Mulvaney, who will be Trump’s third chief of staff, will now take on his third job in the administration. He is head of the Office of Management and Budget, and for a time simultaneously led the Consumer Financial Protection Bureau.
The White House originally said Russell Vought, Mulvaney’s deputy, would be taking over at OMB. But press secretary Sarah Huckabee Sanders said Friday night that Mulvaney will not resign that job even though he “will spend all of his time devoted to his role as the acting Chief Of Staff for the President.”
Sanders said Vought “will handle day to day operations and run OMB.”
Mulvaney had signaled in recent weeks that he wasn’t interested in being chief of staff, with a person close to him telling reporters that he’d made clear that he would me more interested in taking over as secretary of the Treasury or Commerce. But the White House officials disputed reports that captured the sentiment, and said the president didn’t need to change Mulvaney’s mind.
It was unclear why Mulvaney’s appointment was announced as temporary — but that decision was made by the president, the first official said. The source added that Kelly was happy with the choice of Mulvaney and plans to stay on through the end of the year to assist with the transition.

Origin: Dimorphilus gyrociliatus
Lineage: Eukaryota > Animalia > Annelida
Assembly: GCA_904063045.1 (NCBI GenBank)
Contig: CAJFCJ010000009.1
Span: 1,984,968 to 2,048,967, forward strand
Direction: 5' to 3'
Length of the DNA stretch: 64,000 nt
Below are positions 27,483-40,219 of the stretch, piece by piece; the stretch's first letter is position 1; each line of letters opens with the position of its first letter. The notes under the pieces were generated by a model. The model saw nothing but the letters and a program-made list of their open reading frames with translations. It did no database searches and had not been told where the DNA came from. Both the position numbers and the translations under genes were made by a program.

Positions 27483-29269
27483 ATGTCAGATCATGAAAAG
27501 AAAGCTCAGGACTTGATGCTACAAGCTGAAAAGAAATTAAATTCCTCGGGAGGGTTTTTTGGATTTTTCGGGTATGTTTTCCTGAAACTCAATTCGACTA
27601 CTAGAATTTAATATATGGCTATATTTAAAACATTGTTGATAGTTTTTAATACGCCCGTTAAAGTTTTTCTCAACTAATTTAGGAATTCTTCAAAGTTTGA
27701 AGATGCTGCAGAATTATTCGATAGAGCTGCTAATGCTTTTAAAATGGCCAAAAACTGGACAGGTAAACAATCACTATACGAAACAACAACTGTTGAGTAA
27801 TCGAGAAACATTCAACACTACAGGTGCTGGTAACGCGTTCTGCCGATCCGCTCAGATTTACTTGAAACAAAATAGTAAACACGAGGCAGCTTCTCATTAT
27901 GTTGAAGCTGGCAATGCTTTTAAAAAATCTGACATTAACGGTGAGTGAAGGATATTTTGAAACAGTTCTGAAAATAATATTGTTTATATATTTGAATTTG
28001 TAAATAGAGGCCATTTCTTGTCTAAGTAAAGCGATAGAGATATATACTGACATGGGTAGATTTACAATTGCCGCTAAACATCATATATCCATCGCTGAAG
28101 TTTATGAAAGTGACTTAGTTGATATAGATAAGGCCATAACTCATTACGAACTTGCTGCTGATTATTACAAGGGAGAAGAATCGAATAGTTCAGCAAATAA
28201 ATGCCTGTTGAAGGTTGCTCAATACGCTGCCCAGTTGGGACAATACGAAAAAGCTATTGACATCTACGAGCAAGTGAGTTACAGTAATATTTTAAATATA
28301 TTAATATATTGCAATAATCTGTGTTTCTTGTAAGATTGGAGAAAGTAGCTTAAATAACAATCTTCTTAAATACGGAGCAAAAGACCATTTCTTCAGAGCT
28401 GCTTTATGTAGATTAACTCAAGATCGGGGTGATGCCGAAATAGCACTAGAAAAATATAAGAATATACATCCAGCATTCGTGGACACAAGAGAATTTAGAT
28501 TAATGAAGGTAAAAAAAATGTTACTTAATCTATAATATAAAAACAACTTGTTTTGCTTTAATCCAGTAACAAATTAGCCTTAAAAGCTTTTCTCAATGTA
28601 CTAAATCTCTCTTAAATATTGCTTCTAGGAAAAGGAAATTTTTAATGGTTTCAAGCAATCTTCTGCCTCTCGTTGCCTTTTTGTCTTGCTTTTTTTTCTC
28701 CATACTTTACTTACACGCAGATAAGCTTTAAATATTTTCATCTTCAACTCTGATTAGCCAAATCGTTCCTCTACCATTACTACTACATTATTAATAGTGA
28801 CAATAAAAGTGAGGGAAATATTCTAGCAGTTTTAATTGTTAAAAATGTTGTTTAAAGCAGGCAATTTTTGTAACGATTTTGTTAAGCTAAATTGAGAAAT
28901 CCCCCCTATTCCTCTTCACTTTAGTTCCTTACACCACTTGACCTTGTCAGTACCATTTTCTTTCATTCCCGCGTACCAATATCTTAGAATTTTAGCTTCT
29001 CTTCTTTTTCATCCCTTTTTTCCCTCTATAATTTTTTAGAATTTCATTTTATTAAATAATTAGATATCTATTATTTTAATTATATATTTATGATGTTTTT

A former tea party congressman, Mulvaney was among a faction on the hard right that pushed GOP leaders into a 2013 government shutdown confrontation by insisting on lacing a must-pass spending bill with provisions designed to cripple President Barack Obama’s signature health care law.
Trump’s pick generated little immediate reaction on Capitol Hill, where most of Mulvaney’s allies are part of the conservative House Freedom Caucus. But his knowledge of Congress and how government works is likely to be an asset in the coming months.
The appointment of the affable, fast-talking South Carolinian came just hours after another candidate for the post, former New Jersey Gov. Chris Christie, took himself out of contention. Christie cited family reasons in a statement saying he was asking Trump to remove him from consideration. He had met with Trump on Thursday to discuss the job, according to a person familiar with the meeting who was not authorized to discuss it publicly.